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Fiduciary-Rule Review Zeroes In on Industry Costs, Liabilities
The Wall Street Journal; July 10, 2017
The Trump administration in recent days has raised questions about the impact of the fiduciary rule’s compliance costs and legal liabilities, a sign that the rule meant to protect retirement savers from conflicted advice may survive a review without some of its primary enforcement provisions.
In a legal brief this past week, the Labor Department urged the U.S. District Court for the Northern District of Texas to uphold its February ruling against business groups seeking to quash the fiduciary rule, but the agency said it doesn’t stand by a condition in the Obama-era rule that allows investors to bring class-action suits against brokers who they say failed to act as fiduciaries.
Separately, in opening a new comment period on the rule and a potential delay of its Jan. 1, 2018, deadline for full compliance, the agency asked pointed questions to gauge costs to the financial-services industry. Writing that commenters have been divided on best-interest contract requirements throughout the rule-making process, the department said that it “is interested in the possibility of regulatory changes that could alter or eliminate contractual…requirements.”
The ABCs (and T’s and Z’s) of the New Fiduciary Rule
The Wall Street Journal; July 9, 2017 10:10 p.m. ET
The Labor Department’s new “fiduciary” rule is meant to protect retirement savers from conflicted investment advice, by requiring that a financial adviser put the client’s interest first.
But it can’t protect them from this side effect: a raft of new terminology and mutual-fund share classes to decipher.
Mutual-fund companies have been introducing an alphabet soup of share classes or expanding the use of existing share classes to help financial advisers comply with the landmark rule. So, this is a good time to sort out the related terminology, old and new, and the share classes such as A, R, T, Z and “clean shares,” that are growing up around the rule or being disrupted by it…
Should You Dump Your Broker Because of the Fiduciary Rule?
The Wall Street Journal; July 9, 2017 10:09 p.m. ET
It’s time for investors to think again about what they want and what they can expect from the professionals who handle their accounts and give them advice.
Why now? Because a new Labor Department rule that began to take effect in June holds brokers to a fiduciary standard—meaning they have to act in the best interest of their clients—when offering guidance on tax-favored retirement accounts like 401(k)s and IRAs. Previously, the standard for brokers was less strict: They were required to offer only “suitable” guidance.
The new rule doesn’t apply to nonretirement accounts; brokers still only have to meet the suitability standard for those. And it doesn’t dramatically affect investment advisers registered with the SEC, who already were held to a fiduciary standard for all accounts in advising clients on how to invest. (One way it does affect them is by applying a fiduciary standard to their advice on withdrawals from retirement accounts.)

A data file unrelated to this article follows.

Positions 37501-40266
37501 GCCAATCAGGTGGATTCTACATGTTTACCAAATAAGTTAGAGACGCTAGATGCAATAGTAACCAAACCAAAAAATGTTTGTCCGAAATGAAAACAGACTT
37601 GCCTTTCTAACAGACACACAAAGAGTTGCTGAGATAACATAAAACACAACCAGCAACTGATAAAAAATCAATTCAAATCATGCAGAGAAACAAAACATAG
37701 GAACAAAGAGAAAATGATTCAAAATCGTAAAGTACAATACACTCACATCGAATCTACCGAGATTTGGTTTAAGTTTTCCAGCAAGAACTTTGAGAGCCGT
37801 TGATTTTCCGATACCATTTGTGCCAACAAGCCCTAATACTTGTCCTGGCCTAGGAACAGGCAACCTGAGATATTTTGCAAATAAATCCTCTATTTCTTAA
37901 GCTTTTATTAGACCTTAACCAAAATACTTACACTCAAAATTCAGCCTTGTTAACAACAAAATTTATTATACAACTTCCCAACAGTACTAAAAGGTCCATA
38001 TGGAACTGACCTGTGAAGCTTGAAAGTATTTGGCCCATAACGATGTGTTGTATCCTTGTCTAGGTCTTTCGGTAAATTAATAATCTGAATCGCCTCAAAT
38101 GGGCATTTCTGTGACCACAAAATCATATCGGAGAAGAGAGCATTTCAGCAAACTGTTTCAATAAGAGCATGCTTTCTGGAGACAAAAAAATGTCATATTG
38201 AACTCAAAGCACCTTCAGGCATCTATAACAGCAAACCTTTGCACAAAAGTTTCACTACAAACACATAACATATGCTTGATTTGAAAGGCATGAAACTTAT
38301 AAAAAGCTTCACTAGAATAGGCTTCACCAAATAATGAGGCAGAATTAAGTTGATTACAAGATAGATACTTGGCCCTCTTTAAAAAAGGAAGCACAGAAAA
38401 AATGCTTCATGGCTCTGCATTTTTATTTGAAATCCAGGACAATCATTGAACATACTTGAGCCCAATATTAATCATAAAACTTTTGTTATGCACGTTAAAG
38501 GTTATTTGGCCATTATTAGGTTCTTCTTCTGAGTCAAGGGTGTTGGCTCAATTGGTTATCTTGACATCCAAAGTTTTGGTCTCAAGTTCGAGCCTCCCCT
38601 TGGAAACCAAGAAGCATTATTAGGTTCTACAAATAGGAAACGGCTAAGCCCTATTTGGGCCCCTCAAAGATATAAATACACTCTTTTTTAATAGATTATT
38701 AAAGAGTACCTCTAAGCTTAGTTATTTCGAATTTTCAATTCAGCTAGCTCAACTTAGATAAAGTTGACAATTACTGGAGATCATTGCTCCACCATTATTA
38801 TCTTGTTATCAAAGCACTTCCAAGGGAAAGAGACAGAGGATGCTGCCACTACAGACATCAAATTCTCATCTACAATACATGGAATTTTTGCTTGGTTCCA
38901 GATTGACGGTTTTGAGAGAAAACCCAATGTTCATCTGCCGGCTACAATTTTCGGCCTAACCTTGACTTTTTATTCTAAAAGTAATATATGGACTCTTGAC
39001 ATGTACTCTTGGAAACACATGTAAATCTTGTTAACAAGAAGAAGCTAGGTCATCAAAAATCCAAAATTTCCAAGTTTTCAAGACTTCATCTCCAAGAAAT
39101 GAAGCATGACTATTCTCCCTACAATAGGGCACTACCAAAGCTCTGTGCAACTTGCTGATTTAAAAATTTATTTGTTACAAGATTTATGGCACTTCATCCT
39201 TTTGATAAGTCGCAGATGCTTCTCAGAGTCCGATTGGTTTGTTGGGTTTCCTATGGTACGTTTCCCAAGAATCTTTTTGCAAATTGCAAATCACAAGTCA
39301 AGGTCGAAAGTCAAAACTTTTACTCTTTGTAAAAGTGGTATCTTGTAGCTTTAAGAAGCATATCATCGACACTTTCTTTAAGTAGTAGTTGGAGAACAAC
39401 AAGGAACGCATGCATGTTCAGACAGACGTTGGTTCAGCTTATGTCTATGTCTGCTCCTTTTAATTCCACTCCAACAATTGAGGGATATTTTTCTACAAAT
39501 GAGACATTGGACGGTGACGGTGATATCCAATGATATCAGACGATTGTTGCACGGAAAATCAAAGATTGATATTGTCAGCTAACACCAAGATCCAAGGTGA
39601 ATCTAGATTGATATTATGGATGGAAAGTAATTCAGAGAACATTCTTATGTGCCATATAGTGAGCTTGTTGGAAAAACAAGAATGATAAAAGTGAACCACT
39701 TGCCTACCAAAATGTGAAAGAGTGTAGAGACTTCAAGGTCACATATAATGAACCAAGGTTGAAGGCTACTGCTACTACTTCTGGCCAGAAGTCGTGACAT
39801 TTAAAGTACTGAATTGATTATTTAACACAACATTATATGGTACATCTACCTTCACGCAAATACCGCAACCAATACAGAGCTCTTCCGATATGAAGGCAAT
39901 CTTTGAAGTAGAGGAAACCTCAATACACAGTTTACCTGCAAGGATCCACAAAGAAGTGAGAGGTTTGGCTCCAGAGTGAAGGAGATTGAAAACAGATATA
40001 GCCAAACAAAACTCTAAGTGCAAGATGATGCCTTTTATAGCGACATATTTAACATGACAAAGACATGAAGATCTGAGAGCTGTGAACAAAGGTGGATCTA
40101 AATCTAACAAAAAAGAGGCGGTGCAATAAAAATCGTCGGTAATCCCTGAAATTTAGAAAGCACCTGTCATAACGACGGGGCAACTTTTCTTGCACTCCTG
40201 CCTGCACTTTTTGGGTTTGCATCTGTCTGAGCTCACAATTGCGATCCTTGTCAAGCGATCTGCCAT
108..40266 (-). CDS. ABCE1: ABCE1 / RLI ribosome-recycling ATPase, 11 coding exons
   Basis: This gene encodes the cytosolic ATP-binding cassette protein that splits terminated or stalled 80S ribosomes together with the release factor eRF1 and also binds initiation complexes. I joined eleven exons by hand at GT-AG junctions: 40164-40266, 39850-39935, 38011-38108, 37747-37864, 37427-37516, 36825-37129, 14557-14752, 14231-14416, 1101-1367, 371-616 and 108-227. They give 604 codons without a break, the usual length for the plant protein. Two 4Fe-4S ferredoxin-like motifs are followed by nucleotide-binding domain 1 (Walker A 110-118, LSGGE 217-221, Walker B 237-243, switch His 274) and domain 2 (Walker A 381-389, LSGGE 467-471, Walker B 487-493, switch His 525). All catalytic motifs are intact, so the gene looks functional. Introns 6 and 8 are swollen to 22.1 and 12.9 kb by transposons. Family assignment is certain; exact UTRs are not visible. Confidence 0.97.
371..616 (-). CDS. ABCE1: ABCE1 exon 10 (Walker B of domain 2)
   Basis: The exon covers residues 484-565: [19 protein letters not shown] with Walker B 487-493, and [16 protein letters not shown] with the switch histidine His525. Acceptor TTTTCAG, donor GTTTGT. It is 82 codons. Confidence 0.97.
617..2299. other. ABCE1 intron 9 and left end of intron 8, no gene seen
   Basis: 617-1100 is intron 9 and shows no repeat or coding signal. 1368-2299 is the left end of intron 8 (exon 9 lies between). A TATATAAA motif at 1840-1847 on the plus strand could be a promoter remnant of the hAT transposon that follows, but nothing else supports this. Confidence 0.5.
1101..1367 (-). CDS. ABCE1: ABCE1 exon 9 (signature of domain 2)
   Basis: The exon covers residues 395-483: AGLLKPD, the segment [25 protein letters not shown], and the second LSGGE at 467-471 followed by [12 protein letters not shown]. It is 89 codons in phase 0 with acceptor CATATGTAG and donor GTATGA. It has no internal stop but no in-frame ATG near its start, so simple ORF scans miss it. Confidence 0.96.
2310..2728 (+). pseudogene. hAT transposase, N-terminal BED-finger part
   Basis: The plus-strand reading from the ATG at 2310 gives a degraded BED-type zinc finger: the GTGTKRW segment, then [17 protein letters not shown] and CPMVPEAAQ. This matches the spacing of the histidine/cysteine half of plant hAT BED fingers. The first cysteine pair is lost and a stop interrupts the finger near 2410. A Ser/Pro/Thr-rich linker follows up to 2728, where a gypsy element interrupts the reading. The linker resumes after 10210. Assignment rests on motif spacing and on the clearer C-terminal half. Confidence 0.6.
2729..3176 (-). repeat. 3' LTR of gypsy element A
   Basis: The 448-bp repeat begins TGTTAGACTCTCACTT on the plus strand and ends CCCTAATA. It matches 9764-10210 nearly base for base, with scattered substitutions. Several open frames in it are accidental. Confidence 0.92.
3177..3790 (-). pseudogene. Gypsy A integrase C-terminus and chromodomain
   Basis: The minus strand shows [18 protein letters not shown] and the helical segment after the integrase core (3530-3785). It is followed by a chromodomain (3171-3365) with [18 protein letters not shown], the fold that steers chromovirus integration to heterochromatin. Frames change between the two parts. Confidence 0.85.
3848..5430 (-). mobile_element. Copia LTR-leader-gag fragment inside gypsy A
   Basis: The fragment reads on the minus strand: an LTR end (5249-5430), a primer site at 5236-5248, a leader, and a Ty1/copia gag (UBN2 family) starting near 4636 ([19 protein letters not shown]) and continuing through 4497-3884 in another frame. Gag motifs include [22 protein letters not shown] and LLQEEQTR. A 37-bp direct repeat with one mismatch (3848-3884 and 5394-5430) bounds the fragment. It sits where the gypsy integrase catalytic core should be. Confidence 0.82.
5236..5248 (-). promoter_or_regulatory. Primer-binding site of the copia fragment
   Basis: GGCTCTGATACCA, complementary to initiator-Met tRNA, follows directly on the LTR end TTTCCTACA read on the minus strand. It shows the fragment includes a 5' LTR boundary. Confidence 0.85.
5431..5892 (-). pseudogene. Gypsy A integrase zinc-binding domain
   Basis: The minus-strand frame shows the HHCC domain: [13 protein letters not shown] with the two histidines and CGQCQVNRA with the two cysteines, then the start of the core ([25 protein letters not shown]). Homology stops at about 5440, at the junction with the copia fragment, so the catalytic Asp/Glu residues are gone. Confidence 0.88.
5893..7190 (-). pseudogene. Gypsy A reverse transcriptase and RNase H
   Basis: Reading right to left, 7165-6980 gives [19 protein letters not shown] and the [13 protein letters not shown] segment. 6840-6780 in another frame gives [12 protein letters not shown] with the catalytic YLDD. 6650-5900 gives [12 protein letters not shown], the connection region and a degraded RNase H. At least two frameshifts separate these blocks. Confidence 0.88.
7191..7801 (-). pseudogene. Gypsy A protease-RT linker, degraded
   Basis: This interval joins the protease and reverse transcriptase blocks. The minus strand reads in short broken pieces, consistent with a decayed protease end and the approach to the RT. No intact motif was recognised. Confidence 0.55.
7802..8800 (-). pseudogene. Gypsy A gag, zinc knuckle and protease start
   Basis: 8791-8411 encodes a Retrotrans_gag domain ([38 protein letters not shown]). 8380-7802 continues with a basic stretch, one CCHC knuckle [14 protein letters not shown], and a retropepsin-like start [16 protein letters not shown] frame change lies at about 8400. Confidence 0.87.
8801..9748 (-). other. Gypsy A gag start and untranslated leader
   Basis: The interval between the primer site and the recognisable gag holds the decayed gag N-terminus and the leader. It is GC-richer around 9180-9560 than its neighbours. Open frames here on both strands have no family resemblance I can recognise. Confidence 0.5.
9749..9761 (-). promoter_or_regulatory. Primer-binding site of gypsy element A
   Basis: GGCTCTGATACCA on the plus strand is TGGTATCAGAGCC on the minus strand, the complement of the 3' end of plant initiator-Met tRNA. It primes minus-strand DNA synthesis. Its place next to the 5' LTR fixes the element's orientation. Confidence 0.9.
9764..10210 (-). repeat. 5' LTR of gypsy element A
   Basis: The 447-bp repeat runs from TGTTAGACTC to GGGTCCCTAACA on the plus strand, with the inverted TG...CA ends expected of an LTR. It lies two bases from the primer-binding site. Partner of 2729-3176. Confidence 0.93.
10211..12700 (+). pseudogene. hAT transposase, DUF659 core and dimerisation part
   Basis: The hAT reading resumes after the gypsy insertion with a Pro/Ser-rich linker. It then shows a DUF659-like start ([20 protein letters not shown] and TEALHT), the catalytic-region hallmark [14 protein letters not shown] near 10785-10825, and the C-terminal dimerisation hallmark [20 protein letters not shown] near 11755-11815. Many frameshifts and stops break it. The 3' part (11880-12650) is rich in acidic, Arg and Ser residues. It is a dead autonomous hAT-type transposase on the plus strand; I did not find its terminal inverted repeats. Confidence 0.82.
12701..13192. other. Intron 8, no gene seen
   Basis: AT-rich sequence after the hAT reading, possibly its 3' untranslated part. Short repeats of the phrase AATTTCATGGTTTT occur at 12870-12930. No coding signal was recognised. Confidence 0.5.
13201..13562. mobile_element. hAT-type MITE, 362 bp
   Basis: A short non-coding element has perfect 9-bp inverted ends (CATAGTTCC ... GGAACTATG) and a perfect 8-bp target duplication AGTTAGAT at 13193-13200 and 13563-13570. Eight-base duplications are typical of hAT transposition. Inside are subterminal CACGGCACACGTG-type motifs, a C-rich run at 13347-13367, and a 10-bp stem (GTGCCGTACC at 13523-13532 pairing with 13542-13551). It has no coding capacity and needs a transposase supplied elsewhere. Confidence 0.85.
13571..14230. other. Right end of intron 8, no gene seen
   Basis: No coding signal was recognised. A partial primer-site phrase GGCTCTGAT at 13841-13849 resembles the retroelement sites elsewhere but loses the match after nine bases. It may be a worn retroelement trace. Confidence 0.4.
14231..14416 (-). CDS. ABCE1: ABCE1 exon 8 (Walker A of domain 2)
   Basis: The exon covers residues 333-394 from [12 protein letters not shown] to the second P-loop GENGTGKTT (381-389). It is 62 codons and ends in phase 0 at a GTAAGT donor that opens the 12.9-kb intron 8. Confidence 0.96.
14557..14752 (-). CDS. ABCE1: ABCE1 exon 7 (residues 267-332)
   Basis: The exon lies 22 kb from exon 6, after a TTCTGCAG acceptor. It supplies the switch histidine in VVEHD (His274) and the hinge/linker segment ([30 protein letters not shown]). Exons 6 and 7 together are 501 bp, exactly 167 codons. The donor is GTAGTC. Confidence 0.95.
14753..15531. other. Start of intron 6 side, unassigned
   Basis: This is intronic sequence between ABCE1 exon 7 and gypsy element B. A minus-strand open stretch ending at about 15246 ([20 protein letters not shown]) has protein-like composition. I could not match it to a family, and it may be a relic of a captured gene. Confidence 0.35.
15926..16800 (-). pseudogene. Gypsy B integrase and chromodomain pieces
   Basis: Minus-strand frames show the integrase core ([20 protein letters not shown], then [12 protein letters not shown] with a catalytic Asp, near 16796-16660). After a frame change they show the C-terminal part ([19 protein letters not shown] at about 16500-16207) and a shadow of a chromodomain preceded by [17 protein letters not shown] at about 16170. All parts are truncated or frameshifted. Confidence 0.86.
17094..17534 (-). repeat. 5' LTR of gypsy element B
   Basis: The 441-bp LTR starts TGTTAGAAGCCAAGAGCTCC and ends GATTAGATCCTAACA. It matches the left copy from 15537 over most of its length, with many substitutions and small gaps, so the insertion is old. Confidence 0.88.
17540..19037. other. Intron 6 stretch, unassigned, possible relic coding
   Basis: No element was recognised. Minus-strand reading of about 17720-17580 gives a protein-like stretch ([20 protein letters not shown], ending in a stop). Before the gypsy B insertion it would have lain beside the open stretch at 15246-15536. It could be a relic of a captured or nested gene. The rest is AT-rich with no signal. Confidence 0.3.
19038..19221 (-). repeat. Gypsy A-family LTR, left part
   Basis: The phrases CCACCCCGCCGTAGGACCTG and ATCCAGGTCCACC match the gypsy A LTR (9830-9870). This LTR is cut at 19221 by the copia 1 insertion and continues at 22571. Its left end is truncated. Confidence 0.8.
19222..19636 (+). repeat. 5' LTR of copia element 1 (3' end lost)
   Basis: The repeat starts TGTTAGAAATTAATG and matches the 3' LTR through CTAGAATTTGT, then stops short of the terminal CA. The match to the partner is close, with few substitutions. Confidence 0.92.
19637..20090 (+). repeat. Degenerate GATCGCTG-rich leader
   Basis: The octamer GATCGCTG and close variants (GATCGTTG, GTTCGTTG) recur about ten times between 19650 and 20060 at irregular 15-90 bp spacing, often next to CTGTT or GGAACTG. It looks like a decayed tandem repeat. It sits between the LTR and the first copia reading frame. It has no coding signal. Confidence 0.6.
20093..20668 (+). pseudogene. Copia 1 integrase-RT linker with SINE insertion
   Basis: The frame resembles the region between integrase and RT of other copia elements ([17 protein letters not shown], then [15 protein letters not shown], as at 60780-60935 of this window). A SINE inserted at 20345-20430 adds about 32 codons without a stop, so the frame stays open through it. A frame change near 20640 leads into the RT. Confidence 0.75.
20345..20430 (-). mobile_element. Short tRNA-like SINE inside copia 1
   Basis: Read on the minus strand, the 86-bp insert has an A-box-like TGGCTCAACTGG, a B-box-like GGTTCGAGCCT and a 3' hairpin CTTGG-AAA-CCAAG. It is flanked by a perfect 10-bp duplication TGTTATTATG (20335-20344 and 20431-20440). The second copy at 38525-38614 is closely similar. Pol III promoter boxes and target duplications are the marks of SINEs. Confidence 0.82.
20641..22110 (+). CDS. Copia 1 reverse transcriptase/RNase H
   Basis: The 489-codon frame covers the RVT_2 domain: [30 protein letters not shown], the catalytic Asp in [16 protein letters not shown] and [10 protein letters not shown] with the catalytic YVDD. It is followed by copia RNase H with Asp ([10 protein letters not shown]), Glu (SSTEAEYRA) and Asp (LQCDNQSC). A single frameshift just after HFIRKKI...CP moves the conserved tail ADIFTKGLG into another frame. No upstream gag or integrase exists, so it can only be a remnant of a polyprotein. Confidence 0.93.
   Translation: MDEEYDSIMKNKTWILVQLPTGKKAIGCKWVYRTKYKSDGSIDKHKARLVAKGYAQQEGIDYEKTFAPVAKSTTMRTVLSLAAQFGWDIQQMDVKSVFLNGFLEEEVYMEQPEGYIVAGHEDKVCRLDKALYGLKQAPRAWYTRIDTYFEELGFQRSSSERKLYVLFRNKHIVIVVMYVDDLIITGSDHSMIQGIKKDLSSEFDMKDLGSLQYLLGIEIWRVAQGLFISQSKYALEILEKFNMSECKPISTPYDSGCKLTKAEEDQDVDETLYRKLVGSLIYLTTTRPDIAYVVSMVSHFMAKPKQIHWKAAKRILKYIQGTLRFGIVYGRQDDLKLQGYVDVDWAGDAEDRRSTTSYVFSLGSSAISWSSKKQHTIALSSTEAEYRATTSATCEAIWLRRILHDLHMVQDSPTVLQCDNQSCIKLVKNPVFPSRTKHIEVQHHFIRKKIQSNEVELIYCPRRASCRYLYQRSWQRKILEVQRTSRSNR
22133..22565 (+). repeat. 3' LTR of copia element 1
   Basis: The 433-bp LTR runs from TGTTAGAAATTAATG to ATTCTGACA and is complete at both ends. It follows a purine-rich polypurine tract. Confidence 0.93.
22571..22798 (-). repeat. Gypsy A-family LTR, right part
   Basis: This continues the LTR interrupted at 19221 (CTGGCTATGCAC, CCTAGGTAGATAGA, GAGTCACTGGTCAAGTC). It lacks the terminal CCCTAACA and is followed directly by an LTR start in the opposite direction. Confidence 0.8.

More Exemptions May Ease Pain of DOL Rule
InsuranceNewsNet; July 7, 2017
New Labor Secretary Alexander Acosta is walking a fine line between legally defending the Obama-era fiduciary rule, while trying to make the rule more palatable to the financial services industry.
The fiduciary rule is to financial advisors what Mt. Everest is to high altitude climbers: a massive hurdle – but still scalable if you have help threading your way through.
On Thursday, the Department of Labor indicated it was prepared to help advisors with their uphill climb by possibly carving out new exemptions and amending existing ones — the equivalent of securing fixed ropes to help climbers on their way.
Recent innovations in the financial services industry are helping to create more streamlined exemptions and compliance mechanisms, the DOL said in a 13-page request for information (RFI) published in the Federal Register.
Fate of FIAs Rests With DOL Rule Retooling
InsuranceNewsNet; July 7, 2017
The Department of Labor wants to remake the Obama administration fiduciary rule.
Could this week’s Department of Labor’s request for information on the fiduciary rule signal an opening for the return of fixed indexed annuity (FIA) sales under a less stringent exemption?
The possibility gives policy analysts like Judi Carsrud, government affairs director for the National Association of Insurance and Financial Advisors, hope that advisors will get another shot at making life easier for themselves in the years to come.
Nothing would please Carsrud and other annuity advocates more than if DOL regulators shifted FIAs out from the burdensome Best Interest Contract Exemption, or BICE, and back into the less-stringent Prohibited Transaction Exemption 84-24, or PTE 84-24.
As DOL's Rule Stalls, Other Policy Makers Take Up Slack
Financial Advisor; July 7, 2017
While the future of the Department of Labor’s fiduciary rule-making remains in doubt, new best-interest standards are being applied on advisors from several different angles.
In June, Nevada fast-tracked Senate Bill 383, which applies a fiduciary standard to all broker-dealers, sales representatives, investment advisors and advisor representatives.
“As more attention is being brought to this issue and states have seen the DOL bogged down, they’re taking matters into their own hands,” says Scott MacKillop, CEO of Denver-based First Ascent Asset Management. “In concept, that’s a good thing, but I’m concerned that we may end up with 50 different fiduciary standards to navigate.”
Nevada’s law requires that advisors undergo a fact-finding and discovery process each time a client is on-boarded, and on an ongoing basis. When a recommendation is rendered, advisors will have to disclose any potential gain that they may receive if their advice is followed.